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The spookiest things coming to Netflix in October 2020

As America continues to hack and gnaw its way through the year-long monster mash that is 2020, we look with hope-filled hearts toward the month of October and its customary seasonal graveyard smash. It is a time, traditionally speaking, when we put aside our social mores and cast off our puritanical norms by offering candy to strange children, keeping decorative produce on our porches, and wearing hideous masks that often celebrate demonic or occult entities. Good times for all involved.

Sure, the world is crazy, and communicable disease has somehow made bobbing for apples the scariest possible way to celebrate Halloween, but at least we can look forward to that most sacred of spooky observances: slowly melting into our couches to binge watch a marathon of horror schlock. Netflix is doing its part and bringing the goods this year, serving up a smorgasbord of ghoulish cinematic delights. Let's take a look at a few of the most tantalizing offerings coming to the screaming service in October of 2020.

Unsolved Mysteries Volume 2 - October 19

Just in time for sweater weather and pumpkin-flavored nouns comes another staple of middle-brow, suburban culture: true crime documentaries. Specifically, Netflix is set to bring new episodes of its smash-hit revival of Unsolved Mysteries back to television screens on October 19.

Cosgrove/Meurer Productions, and 21 Laps Entertainment return to bring you six new episodes of the critically acclaimed docuseries exploring real-life tales of the creepy and macabre. While the subjects of the show's forthcoming investigations have been kept under wraps — which makes sense, really, since giving viewers a heads up is basically begging them to solve the mystery ahead of time, thus undermining the name of the show — a few hints have been dropped along the way. In July, a Variety interview with showrunner Terry Dunn Meurer raised the question, "In the next six episodes, will there be a ghost episode?" To which Meurer replied, "Yes. But I'll qualify that and say it's an unusual ghost episode. That's all I'll say. It's different. A bit different."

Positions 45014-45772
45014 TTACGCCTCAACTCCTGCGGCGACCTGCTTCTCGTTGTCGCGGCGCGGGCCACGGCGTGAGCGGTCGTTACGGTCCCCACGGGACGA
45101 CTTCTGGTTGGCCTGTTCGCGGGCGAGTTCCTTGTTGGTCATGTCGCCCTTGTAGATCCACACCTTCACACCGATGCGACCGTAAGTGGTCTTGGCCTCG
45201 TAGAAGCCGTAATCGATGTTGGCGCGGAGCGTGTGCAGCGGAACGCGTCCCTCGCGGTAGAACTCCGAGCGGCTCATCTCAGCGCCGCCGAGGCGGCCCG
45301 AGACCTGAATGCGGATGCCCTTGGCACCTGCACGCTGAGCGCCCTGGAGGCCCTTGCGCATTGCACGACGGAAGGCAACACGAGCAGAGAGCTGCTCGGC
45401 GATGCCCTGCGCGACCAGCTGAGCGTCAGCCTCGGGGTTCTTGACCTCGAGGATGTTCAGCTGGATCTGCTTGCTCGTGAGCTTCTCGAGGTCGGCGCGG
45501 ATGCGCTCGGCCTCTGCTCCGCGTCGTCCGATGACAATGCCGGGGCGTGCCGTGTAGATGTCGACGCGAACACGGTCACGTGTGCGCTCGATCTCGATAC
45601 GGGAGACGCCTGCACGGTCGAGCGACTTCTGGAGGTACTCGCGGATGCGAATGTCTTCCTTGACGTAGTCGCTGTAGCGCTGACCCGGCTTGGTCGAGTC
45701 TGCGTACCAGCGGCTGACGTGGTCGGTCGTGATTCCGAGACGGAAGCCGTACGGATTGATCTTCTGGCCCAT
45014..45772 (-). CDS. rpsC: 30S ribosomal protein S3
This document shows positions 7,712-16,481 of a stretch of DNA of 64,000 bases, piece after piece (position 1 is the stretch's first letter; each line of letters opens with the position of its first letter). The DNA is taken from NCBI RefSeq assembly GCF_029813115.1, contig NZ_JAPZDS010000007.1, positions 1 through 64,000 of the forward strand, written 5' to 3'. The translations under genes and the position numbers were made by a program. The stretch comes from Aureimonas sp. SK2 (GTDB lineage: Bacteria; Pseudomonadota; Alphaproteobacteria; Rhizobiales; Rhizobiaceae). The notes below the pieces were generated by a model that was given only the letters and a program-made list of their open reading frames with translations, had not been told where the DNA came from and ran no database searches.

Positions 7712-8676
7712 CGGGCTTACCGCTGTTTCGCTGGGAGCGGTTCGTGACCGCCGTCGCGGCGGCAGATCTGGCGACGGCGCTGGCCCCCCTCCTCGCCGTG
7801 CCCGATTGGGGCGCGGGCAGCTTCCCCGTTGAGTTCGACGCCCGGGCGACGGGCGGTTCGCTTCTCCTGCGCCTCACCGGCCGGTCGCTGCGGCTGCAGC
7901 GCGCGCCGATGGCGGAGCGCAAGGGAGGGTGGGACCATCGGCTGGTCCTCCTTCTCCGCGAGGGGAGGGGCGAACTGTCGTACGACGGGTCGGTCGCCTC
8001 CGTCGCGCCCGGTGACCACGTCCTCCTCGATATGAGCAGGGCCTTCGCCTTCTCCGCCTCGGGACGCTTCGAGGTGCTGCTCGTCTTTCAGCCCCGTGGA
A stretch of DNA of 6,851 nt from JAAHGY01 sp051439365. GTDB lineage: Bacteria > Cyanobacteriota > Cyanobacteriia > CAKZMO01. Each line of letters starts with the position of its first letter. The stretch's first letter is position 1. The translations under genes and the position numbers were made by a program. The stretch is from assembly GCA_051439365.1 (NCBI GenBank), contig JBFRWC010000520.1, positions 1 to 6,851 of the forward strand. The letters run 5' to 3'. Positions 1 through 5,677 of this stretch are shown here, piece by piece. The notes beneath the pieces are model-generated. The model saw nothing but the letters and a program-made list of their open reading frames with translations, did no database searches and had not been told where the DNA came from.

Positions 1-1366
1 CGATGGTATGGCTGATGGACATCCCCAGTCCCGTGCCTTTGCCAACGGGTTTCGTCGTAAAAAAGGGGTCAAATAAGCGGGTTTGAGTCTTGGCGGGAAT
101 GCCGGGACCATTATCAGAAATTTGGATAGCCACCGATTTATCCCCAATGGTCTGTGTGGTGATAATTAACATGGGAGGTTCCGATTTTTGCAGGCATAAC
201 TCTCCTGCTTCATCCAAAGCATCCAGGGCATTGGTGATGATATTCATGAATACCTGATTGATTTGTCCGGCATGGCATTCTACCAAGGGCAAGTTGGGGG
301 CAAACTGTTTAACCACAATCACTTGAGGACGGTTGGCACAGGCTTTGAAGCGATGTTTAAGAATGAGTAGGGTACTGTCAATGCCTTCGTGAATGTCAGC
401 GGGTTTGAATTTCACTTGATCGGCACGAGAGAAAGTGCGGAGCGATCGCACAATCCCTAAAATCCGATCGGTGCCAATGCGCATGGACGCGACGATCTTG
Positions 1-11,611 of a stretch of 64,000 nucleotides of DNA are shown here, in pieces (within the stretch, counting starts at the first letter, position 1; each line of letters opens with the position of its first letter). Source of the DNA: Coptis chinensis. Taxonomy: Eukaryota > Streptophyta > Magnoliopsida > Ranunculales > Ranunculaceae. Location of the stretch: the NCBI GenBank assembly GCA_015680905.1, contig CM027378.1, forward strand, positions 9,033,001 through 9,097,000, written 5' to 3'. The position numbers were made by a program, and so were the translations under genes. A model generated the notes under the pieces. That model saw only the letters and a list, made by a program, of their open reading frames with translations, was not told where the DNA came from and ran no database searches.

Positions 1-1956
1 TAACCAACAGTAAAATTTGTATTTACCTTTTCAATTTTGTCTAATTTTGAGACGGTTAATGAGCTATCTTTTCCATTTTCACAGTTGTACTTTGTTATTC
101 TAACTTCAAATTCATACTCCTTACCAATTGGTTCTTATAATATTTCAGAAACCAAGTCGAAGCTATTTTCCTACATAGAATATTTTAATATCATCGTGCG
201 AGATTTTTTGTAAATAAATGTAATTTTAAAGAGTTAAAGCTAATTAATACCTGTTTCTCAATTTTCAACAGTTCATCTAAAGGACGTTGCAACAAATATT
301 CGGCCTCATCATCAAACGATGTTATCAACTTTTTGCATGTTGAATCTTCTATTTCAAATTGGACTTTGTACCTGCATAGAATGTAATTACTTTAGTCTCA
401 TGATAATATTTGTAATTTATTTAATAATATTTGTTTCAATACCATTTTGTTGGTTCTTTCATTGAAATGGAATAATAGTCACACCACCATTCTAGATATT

Rebecca - October 21

Based on Daphne du Maurier's novel of the same name and directed by Ben Whetley of The ABCs of Death, Rebecca stars Lily James (Baby Driver) as the fresh-faced, optimistic new bride of a wealthy widower played by one-time Lone Ranger, Armie Hammer. After arriving at her husband's luxurious mansion, Rebecca is greeted by the housekeeper, Mrs. Danvers (played by Academy Award nominee Kristin Scott Thomas), who makes the newly married young lady very much aware that she doesn't have the goods necessary to take the place of her previous boss.

This won't be the first time that Rebecca has been adapted for the screen. In 1940, Alfred Hitchcock directed an ever-so-slightly toned-down version of the story, which was met with critical acclaim and even won the Oscar for Best Picture. While remakes of Hitchcock movies have had a rough track record (see: 1998's Psycho, 2007's Disturbia, and 1997's Rebecca) this one looks to be a humdinger.

Cadaver - October 22

Considering that roughly 90% of Norwegian culture is based around eating gelatinous fish and pretending that your neighbors aren't all Vikings, it's a little peculiar that we don't turn to the laplands for more of our horror needs. Maybe the folks at Netflix pieced that together, as their first original Norwegian motion picture, Cadaver, is coming to the streaming service on October 22.

Starring Gitte Witt of The Impossible, Thorbjørn Harr from Vikings, and The 12th Man's Thomas Gullestad, Cadaver tells the story of a family trying to survive in the wake of a nuclear disaster. When they're invited to a local hotel and promised a free meal in exchange for being part of a theatrical production, things take a decidedly upsetting turn. Masks are worn, folks start to disappear, the line between "performance" and "reality" begins to blur, and the buttress of rationality splinters as a result. The film represents director Jarand Herdal's first feature-length movie after making a name for himself with short films like Clowne, Everywhen, and a little-known Harry Potter fan film from 2011.

Nobody Sleeps in the Woods Tonight - October 28

Nobody Sleeps in the Woods Tonight, more easily remembered by its original Polish name "W lesie dzis nie zasnie nikt," follows the time-honored tradition of sticking teenagers in the woods and punishing them for their youthful indiscretions. Slasher flicks have been chopping, slicing, and impaling kids for decades on the basis of premarital sex, an appreciation for the demon weed, oafish thickheadedness, and so on. This time around, they'll be bumped off for that most heinous and contemporary of crimes: being on their dang phones all the dang time.

The movie, produced in Poland and acquired for international distribution by Netflix, tells the tale of a group of teenagers, sent into the forest to unplug from their devices. Not long after arriving for their technological detox, however, they begin to suspect that there may be something sinister lurking in the forest's shadows.

Featuring a bevy of Polish actors with names brought to you by the letter W, Nobody Sleeps in the Woods Tonight stars Julia Wieniawa-Narkiewicz, Wiktoria Gasiewska and Stanislaw Cywka.